Newell to sell Waddington to Carlyle’s Novolex for $2.3 billion

Newell Brands said on Friday the idea could sell its plastics packaging unit Waddington Group for $2.3 billion, along with added more brands to a divestiture plan aimed at streamlining its operations along with cutting costs.

The sale of Waddington, which makes disposable cutlery along with drinkware, is usually the first major divestiture after activist investors Starboard Value along with Carl Icahn placed their nominees on the company’s board last month.

Newell’s shares were up 6 percent at $28.29 in early trading. The stock took a beating after the company, which sells everything via Sharpie pens to Crock-Pot cookware, first laid out plans in January to explore options for several of its businesses.

As part of its agreement with Icahn, Newell said in March its divestitures could bring in about $10 billion, ratcheting the idea up via its previous estimate of $6 billion.

Newell said on Friday the idea could add Jostens along with Pure Fishing to the list of brands the idea plans to sell, with the expanded divestiture plan ultimately reducing its net sales along with workforce by more than a third.

The moves come as the company’s retailer customers such as Walmart along with Target pare back inventories to cut costs as fewer shoppers visit brick-along with-mortar stores.

“All of these assets should command competitive multiples … the sale of Waddington validates in which belief,” Chief Executive Officer Michael Polk said during a conference call.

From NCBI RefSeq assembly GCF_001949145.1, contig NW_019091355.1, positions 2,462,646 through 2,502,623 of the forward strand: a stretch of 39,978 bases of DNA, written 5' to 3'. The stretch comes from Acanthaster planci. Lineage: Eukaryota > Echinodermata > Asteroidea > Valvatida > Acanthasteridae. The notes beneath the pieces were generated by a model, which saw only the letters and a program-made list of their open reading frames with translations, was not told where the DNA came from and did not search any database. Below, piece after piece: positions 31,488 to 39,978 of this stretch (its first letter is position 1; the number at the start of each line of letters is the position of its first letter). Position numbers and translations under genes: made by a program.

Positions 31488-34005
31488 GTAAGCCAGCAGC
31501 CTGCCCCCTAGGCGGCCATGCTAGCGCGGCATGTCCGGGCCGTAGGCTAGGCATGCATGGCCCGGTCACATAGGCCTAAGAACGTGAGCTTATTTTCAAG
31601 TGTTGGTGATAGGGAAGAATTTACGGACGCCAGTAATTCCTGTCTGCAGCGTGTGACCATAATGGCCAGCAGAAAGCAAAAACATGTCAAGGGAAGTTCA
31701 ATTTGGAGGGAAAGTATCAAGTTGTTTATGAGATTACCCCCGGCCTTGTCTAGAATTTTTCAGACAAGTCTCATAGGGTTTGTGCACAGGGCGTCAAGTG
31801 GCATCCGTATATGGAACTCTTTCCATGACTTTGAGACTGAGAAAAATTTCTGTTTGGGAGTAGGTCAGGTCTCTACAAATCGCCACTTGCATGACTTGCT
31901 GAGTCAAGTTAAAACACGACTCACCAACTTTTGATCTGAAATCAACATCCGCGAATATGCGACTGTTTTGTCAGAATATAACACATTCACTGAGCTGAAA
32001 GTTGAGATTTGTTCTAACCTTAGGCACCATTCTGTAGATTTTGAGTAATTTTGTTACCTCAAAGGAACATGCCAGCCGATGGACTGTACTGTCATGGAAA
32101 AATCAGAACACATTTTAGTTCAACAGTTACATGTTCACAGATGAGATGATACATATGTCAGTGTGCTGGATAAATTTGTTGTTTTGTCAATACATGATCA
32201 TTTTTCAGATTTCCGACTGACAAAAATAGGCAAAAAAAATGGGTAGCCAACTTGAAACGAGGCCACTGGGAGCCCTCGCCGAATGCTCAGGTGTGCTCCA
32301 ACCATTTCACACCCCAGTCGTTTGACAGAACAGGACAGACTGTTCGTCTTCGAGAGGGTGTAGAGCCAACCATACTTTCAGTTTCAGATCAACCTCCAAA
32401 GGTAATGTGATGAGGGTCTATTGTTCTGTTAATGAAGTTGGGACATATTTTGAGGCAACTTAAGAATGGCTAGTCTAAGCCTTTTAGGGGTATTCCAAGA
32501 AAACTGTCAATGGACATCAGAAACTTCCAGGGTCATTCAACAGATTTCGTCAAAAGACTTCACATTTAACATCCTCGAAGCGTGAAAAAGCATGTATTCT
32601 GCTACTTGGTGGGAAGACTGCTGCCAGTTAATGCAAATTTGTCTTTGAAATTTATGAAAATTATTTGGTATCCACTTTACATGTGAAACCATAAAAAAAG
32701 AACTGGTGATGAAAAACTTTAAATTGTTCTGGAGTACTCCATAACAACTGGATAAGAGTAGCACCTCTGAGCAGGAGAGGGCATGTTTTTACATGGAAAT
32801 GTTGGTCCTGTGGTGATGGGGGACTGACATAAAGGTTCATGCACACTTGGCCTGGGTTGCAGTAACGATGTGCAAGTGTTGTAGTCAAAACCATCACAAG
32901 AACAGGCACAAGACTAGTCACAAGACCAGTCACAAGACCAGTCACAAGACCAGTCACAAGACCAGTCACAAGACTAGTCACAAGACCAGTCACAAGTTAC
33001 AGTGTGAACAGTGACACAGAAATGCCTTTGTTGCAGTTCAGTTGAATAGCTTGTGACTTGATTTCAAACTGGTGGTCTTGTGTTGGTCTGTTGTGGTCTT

Newell said its divestiture process was “well underway” along with expects to complete all transactions by the end of 2019 along with become a company with net sales of about $9.5 billion in 2020.

“Investors never wanted Newell to own Waddington along with likely underestimated the multiple a sale could bring,” Renaissance Macro Securities analyst April Scee said.

The company also reported first-quarter sales in which fell nearly 8 percent along with missed analysts’ estimates, mainly due to divestitures in 2017 along with the liquidation of Toys ‘R’ Us.

however normalized earnings of 34 cents per share beat the average estimate of 26 cents, according to Thomson Reuters I/B/E/S.

“With continued organic weakness along with conflict with Starboard ongoing, there’s enough noise from the stock … However, intended divestitures improve focus or help odds of successful restructuring,” Scee said.

The company also reaffirmed 2018 net sales along with earnings forecast.

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